Heart medication spironolactone may also treat alcohol use disorder

By The Science Advisory Board staff writers

September 21, 2022 -- Spironolactone, a diuretic medication used for heart problems and high blood pressure, may also effectively treat alcohol use disorder by reducing consumption. A new study presenting converging evidence from mouse and rat experiments, as well as a human cohort, was published September 20 in Molecular Psychiatry.

Previous research showed that mineralocorticoid receptors, which are located throughout the body and help regulate fluid and electrolyte balance, play a role in alcohol use. Higher mineralocorticoid receptor signaling seems to contribute to increased alcohol consumption and craving.

Spironolactone blocks these mineralocorticoid receptors. In mouse and rat experiments, researchers found that increased doses of spironolactone decreased the animals' alcohol consumption.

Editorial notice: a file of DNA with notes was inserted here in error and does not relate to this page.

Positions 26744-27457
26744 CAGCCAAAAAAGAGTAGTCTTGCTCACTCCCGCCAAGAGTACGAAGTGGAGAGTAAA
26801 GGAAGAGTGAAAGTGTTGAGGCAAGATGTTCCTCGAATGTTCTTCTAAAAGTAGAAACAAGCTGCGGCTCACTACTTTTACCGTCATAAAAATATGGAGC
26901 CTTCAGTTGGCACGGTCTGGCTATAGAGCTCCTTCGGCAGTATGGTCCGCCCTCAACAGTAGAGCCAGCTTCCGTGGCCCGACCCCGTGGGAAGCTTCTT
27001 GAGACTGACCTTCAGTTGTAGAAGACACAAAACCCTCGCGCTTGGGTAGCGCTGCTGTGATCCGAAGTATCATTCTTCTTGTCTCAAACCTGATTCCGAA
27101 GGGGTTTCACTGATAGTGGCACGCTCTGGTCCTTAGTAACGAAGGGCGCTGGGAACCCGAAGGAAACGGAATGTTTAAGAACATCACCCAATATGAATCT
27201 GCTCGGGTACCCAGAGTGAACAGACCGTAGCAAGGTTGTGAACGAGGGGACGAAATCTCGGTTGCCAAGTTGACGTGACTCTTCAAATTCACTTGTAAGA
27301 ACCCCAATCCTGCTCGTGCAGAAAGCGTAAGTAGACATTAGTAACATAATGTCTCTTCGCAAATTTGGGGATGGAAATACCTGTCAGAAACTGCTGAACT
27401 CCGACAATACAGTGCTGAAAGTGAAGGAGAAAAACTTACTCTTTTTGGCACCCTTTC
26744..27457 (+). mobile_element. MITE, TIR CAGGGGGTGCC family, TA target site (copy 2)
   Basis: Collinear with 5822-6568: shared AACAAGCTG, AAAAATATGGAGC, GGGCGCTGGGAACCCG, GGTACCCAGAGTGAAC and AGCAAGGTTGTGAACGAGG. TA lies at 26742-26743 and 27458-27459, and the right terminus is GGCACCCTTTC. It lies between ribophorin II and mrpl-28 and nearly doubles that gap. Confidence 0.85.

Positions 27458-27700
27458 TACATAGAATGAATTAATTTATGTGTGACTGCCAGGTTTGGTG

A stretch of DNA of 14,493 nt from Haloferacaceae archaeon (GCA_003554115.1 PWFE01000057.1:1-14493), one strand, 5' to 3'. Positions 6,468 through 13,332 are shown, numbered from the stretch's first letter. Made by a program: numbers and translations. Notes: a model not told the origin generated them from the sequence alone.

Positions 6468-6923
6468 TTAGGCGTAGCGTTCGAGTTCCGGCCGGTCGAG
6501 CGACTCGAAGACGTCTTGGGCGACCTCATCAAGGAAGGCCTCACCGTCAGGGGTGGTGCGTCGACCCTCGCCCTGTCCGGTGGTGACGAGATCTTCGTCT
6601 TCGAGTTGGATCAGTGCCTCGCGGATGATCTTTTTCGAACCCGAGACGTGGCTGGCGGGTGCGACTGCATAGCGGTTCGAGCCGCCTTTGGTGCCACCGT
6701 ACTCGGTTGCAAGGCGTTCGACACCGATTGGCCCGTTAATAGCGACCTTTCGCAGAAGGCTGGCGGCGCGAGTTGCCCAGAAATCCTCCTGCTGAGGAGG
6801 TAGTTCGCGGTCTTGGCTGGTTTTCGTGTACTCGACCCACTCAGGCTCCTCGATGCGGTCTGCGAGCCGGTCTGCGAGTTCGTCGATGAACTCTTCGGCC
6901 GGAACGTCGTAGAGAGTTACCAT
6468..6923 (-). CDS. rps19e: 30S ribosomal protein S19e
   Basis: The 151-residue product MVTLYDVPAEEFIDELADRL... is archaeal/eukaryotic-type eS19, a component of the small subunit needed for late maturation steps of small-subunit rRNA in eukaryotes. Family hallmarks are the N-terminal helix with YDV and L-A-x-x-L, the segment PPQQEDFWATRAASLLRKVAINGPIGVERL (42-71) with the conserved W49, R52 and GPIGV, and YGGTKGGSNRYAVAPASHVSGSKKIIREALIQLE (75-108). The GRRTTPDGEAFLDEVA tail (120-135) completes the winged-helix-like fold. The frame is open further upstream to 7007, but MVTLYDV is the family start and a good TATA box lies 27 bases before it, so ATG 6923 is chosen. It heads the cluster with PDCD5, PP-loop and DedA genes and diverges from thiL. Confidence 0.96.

In a parallel collaborative study of patients in the U.S. Veterans Affairs healthcare system, researchers found a significant association between spironolactone prescribed for its current clinical use and reduction in self-reported alcohol consumption -- particularly among heavy consumers.

Given the many factors that contribute to alcohol use disorder, new medications beyond the three currently approved in the U.S. may provide a broader spectrum of treatment options better tailored to individual needs.

"Combining findings across three species and different types of research studies, and then seeing similarities in those data, gives us confidence that we are onto something potentially important. These findings support further study of spironolactone as a potential treatment for alcohol use disorder, a medical condition that affects millions," said co-senior author Lorenzo Leggio, PhD, chief of a National Institute on Drug Abuse and National Institute on Alcohol Abuse and Alcoholism joint laboratory.

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